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according ancient appears Appius Claudius arms Aulus authority axes ballads battle beneath blood born brave bridge Caius called century chronicle Commons Consul dead early English Etruscan eyes face false Fathers fell fight foes Forum fought Gods gown Greek hand hath head heard heart held Herminius hill Horatius horse Italy kings Knights Lake Regillus lands Latin learned literature lived Livy looked lord marched Mars never o'er origin pass Patricians persons Plebeians poem poet poetry Porsena Prince probably proud purple ranks Roman Rome rose round rushed Sacred says Sextus shield side songs spake stand stood story strong supposed Tarquin temple thirty thou thrice Tiber to-day Tribunes triumph turned twelve Twin unto Valerius wall wild young
Page 38 - No sound of joy or sorrow Was heard from either bank; But friends and foes in dumb surprise, With parted lips and straining eyes, Stood gazing where he sank; And when above the surges They saw his crest appear, All Rome sent forth a rapturous cry, And even the ranks of Tuscany Could scarce forbear to cheer.
Page 37 - Alone stood brave Horatius, But constant still in mind, Thrice thirty thousand foes before, And the broad flood behind. "Down with him!" cried false Sextus, With a smile on his pale face. "Now yield thee," cried Lars Porsena, "Now yield thee to our grace.
Page 40 - When the oldest cask is opened, And the largest lamp is lit; When the chestnuts glow in the embers, And the kid turns on the spit...
Page 38 - Tiber! father Tiber! To whom the Romans pray; A Roman's life, a Roman's arms Take thou in charge this day ! " So he spake, and speaking sheathed The good sword by his side. And with his harness on his back, Plunged headlong in the tide.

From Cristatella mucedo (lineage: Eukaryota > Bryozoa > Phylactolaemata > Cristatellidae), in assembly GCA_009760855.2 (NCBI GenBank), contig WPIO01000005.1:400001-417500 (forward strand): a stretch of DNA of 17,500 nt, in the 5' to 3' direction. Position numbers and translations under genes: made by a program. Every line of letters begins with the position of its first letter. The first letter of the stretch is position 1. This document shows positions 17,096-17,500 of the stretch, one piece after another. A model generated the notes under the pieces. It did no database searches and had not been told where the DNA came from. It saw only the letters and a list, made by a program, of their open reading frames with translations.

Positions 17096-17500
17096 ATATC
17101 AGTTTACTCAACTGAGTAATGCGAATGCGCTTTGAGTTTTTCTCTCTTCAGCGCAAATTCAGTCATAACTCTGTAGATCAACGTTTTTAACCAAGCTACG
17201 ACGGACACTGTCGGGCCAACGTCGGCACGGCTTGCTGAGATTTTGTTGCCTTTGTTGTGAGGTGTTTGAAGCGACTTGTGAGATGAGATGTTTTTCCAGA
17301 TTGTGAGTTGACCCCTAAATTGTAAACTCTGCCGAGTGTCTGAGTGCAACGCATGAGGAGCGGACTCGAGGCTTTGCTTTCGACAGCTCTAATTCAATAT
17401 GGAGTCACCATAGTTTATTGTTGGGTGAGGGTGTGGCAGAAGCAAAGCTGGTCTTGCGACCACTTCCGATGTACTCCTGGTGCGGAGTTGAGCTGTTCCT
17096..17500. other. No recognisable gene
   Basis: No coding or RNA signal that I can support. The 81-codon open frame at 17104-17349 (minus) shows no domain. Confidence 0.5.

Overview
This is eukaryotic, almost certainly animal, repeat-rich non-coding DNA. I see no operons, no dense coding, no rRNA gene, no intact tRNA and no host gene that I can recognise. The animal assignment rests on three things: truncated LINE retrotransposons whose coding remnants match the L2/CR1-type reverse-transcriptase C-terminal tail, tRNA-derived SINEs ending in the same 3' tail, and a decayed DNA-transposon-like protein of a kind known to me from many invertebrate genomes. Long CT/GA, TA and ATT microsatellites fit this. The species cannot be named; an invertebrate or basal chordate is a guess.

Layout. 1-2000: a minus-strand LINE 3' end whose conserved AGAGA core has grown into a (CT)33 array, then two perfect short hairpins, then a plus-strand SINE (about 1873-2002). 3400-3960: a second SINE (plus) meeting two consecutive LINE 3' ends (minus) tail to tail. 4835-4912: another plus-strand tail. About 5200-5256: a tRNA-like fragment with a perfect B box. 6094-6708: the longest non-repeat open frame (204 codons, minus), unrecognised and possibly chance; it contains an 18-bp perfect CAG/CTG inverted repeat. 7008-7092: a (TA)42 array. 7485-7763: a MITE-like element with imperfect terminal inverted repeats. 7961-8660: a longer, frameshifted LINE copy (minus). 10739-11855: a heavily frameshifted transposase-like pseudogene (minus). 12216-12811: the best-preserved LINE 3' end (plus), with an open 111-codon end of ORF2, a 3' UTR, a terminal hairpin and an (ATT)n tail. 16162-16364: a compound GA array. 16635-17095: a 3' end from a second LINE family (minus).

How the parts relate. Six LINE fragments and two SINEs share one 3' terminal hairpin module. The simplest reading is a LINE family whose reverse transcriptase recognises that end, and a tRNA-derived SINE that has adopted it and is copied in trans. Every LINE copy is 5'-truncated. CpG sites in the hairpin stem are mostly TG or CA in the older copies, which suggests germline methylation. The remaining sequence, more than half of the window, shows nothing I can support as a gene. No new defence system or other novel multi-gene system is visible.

Page 39 - And now he feels the bottom, Now on dry earth he stands ; Now round him throng the Fathers To press his gory hands ; And now, with shouts and clapping And noise of weeping loud, He enters through the River-Gate, Borne by the joyous crowd.
Page 28 - But the Consul's brow was sad, And the Consul's speech was low, And darkly looked he at the wall, And darkly at the foe: " Their van will be upon us Before the bridge goes down ; And if they once may win the bridge. What hope to save the town...
Page 39 - They gave him of the corn-land, That was of public right, As much as two strong oxen Could plough from morn till night ; And they made a molten image, And set it up on high, And there it stands unto this day To witness if I lie.
Page 33 - Right to the heart of Lausulus Horatius sent a blow: "Lie there," he cried, "fell pirate! No more, aghast and pale, From Ostia's walls the crowd shall mark The track of thy destroying bark; No more Campania's hinds shall fly To woods and caverns, when they spy Thy thrice-accursed sail!" But now no sound of laughter Was heard among the foes; A wild and wrathful clamor From all the vanguard rose. Six spears...